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The Most Powerless Powerful Man on Wall Street

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Pandit’s problems with Krawcheck—onetime CEO candidate and, incidentally, the top female executive at Citigroup—came to a head over how to handle Smith Barney, the brokerage arm of the company. There was a major fire to put out. Clients were suffering extraordinary losses on Citi’s alternative investments and so-called auction-rate securities, causing brokers to exit Citi in big numbers. E-mails from Smith Barney staffers poured in expressing dismay that Pandit wouldn’t reimburse clients who had lost money under Citi’s management. By this time, Krawcheck was already considered a thorn in Pandit’s side for continually arguing that the risk to clients had been higher than advertised and giving back a portion of the proceeds would protect the franchise. She was met with resistance from Pandit’s team: Havens was against reimbursing and yelled about it in a telephone conference. But the board sided with Krawcheck, asking that Citi take action with clients.

By September, Havens told Krawcheck that two major components of her division, research and the private bank, would now be under Havens’s management in the banking division, ostensibly part of overall restructuring. Krawcheck felt they were stripping her of power and essentially forcing her out. She announced her departure in September, leaving the company without an exit package.

During all this, Sandy Weill, who had originally hired Krawcheck, was breathing down Pandit’s neck. Concerned about the company’s stock price, Weill personally asked Pandit to buy back shares along with him, in a show of public confidence. Pandit agreed, according to a person close to Weill. But when Weill started buying back stock and Pandit didn’t do it right away, Weill complained loudly to friends. Pandit stopped returning Weill’s calls altogether, referring him to Callahan. (According to two people close to the situation, Pandit and Weill have spoken exactly twice since Pandit took over Citigroup; Pandit has since bought $8.4 million in Citi shares, although at a lower price than Weill did.)

Even within the ranks of his own lieutenants, there was infighting. Old Lane Partners was on the skids, and Ramakrishnan rushed to Pandit to secure a large capital infusion to keep it from going under. Pandit promised him $2 billion. When Havens found out about Pandit’s promise, he was furious, demanding to know how Pandit could have done such a thing without consulting him. Caught between two old friends, Pandit listened to Havens, as he usually did in the end. The Wall Street Journal published a story about the end of Old Lane, featuring Pandit’s stippled headshot and calling the event a “blow to CEO.” Feeling betrayed, Ramakrishnan threatened to sue Pandit for a better exit deal. The men reportedly no longer speak. “I think Vikram is more upset about it than Guru,” says a mutual acquaintance. “He’s disappointed in Guru.”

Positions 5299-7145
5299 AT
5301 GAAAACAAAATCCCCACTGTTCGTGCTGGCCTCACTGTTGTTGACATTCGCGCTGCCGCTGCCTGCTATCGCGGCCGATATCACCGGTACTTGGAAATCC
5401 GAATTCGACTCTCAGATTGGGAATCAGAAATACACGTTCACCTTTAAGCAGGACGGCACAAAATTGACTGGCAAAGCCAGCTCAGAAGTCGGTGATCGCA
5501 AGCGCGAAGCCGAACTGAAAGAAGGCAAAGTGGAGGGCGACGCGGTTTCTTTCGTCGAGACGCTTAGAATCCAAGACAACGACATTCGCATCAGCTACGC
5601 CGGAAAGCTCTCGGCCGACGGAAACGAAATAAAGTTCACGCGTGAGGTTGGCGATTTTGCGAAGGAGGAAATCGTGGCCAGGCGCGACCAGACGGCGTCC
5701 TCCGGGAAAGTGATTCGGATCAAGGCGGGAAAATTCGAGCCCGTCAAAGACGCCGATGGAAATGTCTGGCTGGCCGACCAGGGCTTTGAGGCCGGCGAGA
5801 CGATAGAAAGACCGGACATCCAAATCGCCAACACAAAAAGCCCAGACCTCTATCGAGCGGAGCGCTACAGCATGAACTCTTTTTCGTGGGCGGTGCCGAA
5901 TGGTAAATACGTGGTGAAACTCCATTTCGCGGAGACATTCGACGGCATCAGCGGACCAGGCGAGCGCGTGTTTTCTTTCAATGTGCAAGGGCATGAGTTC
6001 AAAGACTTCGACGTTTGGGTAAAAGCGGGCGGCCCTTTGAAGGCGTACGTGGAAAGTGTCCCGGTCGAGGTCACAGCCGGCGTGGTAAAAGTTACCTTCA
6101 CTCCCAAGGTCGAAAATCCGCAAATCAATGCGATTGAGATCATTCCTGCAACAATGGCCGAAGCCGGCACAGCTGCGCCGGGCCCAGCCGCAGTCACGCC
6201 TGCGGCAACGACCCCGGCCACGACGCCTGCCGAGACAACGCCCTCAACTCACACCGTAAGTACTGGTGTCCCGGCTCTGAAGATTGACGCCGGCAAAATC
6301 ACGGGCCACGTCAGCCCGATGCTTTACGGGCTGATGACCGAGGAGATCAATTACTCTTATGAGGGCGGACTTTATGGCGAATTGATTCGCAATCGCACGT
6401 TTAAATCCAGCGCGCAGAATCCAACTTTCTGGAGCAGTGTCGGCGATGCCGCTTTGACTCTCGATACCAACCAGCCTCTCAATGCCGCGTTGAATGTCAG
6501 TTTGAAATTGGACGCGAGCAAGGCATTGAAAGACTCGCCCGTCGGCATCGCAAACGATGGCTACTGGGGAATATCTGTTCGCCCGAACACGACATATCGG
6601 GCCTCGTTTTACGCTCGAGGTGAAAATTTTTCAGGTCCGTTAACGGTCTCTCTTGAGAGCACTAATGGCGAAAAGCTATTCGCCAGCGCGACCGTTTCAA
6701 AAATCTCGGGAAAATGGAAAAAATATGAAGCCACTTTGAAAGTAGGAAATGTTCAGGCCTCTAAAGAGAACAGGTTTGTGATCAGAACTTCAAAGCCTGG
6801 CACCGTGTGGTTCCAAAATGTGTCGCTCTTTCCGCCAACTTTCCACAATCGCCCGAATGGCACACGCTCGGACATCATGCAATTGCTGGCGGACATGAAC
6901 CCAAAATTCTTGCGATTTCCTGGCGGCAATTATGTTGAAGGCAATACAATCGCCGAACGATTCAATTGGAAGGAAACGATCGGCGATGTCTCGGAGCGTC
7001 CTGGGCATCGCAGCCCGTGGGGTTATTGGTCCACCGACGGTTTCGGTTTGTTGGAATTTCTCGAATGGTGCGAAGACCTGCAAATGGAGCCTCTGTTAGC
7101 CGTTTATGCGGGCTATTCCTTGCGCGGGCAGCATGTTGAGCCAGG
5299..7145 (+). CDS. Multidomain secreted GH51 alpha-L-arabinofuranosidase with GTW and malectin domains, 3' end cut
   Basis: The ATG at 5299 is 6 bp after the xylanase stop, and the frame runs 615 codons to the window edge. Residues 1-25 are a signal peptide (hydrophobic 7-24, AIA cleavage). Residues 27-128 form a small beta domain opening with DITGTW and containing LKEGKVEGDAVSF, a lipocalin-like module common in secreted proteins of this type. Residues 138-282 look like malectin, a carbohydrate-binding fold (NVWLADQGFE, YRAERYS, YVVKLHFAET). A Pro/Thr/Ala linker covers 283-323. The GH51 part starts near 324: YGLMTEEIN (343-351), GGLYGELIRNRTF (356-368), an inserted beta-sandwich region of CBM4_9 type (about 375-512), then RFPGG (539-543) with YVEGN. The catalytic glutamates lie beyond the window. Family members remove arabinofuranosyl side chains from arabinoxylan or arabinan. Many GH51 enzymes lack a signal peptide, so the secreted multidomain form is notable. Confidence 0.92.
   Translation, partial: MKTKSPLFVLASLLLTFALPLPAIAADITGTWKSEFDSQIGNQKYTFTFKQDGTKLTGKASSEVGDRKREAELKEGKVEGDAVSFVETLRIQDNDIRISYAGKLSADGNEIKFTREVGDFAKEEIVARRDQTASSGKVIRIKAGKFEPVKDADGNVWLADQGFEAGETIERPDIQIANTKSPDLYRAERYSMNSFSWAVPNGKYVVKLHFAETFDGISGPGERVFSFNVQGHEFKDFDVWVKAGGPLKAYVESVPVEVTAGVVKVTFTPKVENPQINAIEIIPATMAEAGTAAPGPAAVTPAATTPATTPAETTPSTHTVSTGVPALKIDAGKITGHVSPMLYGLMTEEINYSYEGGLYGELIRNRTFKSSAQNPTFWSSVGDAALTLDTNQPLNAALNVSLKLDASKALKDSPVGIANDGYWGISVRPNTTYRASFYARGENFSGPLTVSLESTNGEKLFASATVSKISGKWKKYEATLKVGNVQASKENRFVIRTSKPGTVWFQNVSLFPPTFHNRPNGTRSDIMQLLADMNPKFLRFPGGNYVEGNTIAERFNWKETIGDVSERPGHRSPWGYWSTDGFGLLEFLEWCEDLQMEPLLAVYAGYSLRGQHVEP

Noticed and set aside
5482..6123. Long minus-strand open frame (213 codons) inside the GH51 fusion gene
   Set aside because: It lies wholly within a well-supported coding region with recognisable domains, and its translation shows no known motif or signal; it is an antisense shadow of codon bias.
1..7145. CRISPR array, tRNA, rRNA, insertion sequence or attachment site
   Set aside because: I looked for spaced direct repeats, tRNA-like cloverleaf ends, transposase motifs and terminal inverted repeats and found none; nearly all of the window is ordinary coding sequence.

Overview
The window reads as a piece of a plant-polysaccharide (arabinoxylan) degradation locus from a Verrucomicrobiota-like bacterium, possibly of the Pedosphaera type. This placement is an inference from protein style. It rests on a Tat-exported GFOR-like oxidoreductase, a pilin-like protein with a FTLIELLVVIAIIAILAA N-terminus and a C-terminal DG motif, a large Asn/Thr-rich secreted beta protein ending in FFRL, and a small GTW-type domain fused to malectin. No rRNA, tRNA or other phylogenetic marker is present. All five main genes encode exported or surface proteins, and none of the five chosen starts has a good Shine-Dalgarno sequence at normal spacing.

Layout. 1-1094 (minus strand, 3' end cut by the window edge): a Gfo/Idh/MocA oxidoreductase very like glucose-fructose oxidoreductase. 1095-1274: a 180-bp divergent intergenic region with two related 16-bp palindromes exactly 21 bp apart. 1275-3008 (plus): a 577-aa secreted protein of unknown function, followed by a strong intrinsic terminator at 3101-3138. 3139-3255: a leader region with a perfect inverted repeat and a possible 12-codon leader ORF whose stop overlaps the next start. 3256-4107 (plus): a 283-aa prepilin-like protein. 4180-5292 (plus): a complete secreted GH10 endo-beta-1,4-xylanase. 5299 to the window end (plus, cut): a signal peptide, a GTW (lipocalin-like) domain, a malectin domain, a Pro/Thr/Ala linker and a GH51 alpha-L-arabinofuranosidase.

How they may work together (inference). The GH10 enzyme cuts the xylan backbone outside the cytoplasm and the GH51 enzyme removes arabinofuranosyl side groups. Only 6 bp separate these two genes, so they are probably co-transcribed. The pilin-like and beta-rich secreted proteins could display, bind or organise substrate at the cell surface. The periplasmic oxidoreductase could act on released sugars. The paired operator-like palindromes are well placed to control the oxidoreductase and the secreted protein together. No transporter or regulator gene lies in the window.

In September, the markets plunged along with the collapsing credit markets, and the foundation of Citigroup began to crumble. While Pandit had managed to accrue $60 billion in capital to shore up finances, it wasn’t near enough. Pandit was smart enough to know what needed to be done: He had to secure more access to cash, lots of it. As banks began to fail, he bid $1 a share for the commercial bank Wachovia, which the government was hoping to quickly marry off and save from dissolution. It was a cheap way to get access to cash deposits that could shore up Citi’s credit problems. As a deal drew near a close, Pandit appeared confident that he had achieved a much-needed victory.

Perhaps a little too confident. Pandit and Citi had relied on what amounted to the legal version of a handshake to secure the deal with Wachovia. And they dragged out the process while trying to separate Wachovia’s wealth-management division from the rest of the company, feeling it had too much overlap with Smith Barney. (Lew Kaden told a private group, “We’ve got 15,000 complainers, we don’t need 15,000 more.”) Pandit left just enough room for Wells Fargo to swoop in with a bid for $7 a share and snatch the bank out from under Citi.

Pandit was beyond infuriated. After learning of the coup during a middle-of-the night phone call, he angrily demanded to senior executives at Citi that they pull Wells Fargo’s credit lines. “Pull their fucking lines!” he screamed. “Pull their fucking lines!” A senior executive in the room calmly explained that Citigroup had no business with Wells Fargo. There was nothing they could do. Ultimately, Citi filed a lawsuit against Wells Fargo for breaching what Citi considered an exclusive deal.

What no one had realized at the time was that this was effectively Pandit’s last stand before the markets would lay all previously made plans to waste. The failed bid for Wachovia was a major blow to investor confidence, and Citi’s stock tumbled as the markets buckled and Lehman Brothers folded. Within a week, Pandit was lined up with the other banking CEOs to meet with then–Treasury Secretary Hank Paulson. With the government fearing massive bank failures and a wider financial meltdown, Citi accepted $25 billion in federal bailout money in exchange for issues of preferred Citi stock.


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